Can corruption be banished from the Indian Church?

Pope Francis is strong and unceasing in his demands that corruption must be stamped out, and has taken several major steps to cleanse the Augean stables of the Vatican……..

John Dayal.

Will Archbishop Cardinal Oswald Gracias follow HOLY FATHER, POPE FRANCIS, and make similar efforts to stamp out and cleanse the stables of Bombay Archdiocese? Let us wait and watch.


A few honest men are battling against it

  • John Dayal, India
  • India
  • October 4, 2013

One of the untold sad stories of recent times in India is the corruption within churches who distributed aid following the pogrom against Christians in Orissa in 2007 and 2008. Some took cash from donors and walked away with it; others diverted funds to unrelated projects, splashed out on new SUVs or refurbished their own houses with money “saved” from rebuilding the devastated huts of the Dalits and the Tribals

No police complaints have been registered, and it remains something confined to the rumor mill. Since it was not government money, official agencies cannot confront the allegations unless someone files a complaint. But it highlights a pervasive problem in India that doesn’t spare the Catholic Church. Pope Francis is strong and unceasing in his demands that corruption must be stamped out, and has taken several major steps to cleanse the Augean stables of the Vatican.

“Judas [was the first]: from a greedy sinner, he ended in corruption. The road of autonomy is a dangerous road: the corrupt are very forgetful, have forgotten this love, with which the Lord made the vineyard, has made them! They severed the relationship with this love! And they become worshipers of themselves. How bad are the corrupt in the Christian community! May the Lord deliver us from sliding down this road of corruption.”

Corruption, mismanagement of lands, buildings and institutions, and the integrity of church personnel handling money at all levels have become a major issue in a growing section of the Protestant and Independent churches across India. Several Protestant bishops and senior members of the clergy in various states have gone to jail – and were released on bail pending further inquiry – and many others are on the verge of arrest following complaints of alienation of property or defalcation of funds.

Many major denominations are mired in court cases trying to retrieve their lands and buildings from errant pastors and bishops. Even some senior Catholic bishops have had cases filed against them for selling off prime property in some states. Such charges have not done their ecclesiastical and temporal reputations any good.

While the Catholic Church in India and its NGOs do not rate as high on the corruption scales as do others, casting the net wider in defining corruption could land it in hot water. If the definition were to cover, as it should, bribes given by Church functionaries and religious persons to gain government permission for projects, the figures could really shoot up.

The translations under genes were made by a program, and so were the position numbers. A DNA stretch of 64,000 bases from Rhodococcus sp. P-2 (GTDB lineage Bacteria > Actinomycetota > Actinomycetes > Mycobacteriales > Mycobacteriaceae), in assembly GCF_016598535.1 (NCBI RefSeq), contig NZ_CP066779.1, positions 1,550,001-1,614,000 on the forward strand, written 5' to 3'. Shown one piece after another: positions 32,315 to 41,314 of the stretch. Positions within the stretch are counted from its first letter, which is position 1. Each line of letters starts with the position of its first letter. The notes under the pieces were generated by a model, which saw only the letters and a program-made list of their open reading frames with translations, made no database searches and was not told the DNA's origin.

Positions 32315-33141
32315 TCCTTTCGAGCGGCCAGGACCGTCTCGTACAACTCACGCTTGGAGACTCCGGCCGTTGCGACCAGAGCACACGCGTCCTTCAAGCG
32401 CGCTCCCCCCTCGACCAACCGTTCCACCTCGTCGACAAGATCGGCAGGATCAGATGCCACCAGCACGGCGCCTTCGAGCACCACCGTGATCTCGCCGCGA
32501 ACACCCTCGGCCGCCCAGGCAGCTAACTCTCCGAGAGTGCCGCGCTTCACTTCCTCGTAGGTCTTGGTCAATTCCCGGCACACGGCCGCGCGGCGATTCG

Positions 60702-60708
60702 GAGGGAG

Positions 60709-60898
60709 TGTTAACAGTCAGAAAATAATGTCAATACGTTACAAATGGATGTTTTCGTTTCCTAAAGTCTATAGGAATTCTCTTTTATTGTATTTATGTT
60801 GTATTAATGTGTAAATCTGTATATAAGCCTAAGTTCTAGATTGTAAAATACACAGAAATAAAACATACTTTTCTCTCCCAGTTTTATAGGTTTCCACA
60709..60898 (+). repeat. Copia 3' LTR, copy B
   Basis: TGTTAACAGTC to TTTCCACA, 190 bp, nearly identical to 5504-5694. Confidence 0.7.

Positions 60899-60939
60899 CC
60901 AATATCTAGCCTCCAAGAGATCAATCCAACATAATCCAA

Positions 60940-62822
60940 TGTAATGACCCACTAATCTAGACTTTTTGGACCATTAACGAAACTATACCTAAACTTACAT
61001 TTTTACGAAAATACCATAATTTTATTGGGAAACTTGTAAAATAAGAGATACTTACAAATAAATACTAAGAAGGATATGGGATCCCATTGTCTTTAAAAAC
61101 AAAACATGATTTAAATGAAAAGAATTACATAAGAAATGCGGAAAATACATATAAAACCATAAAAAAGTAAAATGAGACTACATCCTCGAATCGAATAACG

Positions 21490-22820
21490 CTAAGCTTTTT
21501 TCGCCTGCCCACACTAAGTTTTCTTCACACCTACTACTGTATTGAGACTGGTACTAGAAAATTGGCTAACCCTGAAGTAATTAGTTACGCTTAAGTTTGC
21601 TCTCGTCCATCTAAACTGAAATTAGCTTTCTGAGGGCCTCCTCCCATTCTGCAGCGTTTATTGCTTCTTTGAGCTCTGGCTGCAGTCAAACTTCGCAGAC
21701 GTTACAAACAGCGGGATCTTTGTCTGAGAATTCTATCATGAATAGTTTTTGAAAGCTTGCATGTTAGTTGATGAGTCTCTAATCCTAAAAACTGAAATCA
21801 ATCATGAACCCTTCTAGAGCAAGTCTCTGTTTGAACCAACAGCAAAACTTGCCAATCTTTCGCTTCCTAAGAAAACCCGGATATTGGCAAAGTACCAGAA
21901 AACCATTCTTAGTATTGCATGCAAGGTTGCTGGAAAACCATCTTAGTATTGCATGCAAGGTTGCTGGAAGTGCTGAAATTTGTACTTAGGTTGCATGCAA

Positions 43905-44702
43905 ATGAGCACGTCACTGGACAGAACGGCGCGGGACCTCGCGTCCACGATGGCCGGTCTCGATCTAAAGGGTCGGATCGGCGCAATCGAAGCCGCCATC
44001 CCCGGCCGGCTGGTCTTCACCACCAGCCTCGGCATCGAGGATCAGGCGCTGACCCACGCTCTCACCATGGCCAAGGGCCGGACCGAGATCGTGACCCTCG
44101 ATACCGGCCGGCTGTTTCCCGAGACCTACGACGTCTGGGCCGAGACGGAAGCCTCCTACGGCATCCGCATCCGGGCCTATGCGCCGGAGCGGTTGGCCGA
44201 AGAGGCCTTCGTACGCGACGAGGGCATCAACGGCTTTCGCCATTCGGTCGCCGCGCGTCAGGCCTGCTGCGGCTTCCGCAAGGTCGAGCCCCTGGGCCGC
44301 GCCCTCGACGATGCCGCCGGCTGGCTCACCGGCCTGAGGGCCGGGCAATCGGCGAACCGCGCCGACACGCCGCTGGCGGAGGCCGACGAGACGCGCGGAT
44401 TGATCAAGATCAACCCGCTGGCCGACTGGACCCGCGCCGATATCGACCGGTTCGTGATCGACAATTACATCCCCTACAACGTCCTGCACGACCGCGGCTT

Understandably there has been no unified movement against corruption in the Church in India even though there is a national campaign against both opacity and corruption. The grumblings remain localized and denominational. It’s not clear if the apex organizations of various denominations have ever prioritised an anti-corruption agenda.

A movement initiated by a group of Christian businessmen from various cities in the state may offer a ray of hope. Disgusted with what they have seen, the group four years ago began Operation Nehemiah, which seeks to awaken the Church to the rot that is slowly setting in. Three major consultations have taken place to develop a code of conduct and transparency, both personal and corporate, to check, control and eventually weed out every shadow of doubt in the handling of money and property. The Catholic Church was not officially present, although two retired archbishops and several lay persons have been a part of the process.

Operation Nehemiah believes that the corrupt can come back from the brink. Central to this thinking are the tenets of confession and contribution. The ethical code being devised differs from the criminal law of the land on two critical issues. One is the important fact of reparation, making good the loss caused to the Church. Second, instead of sending the pastor to jail, the code, in the shape of a document, banks on the redemptive quality of God’s mercy to ensure that the guilty can be encouraged to once again become honest members of society.

It is still too early to assess if such initiatives are mere pipe dreams of a few honest men and women, or whether they can become the sinew of a larger movement. But it is quite clear that if the Church does not cleanse itself of corruption, the government’s agencies may enter the scene. And that will not do anyone any good.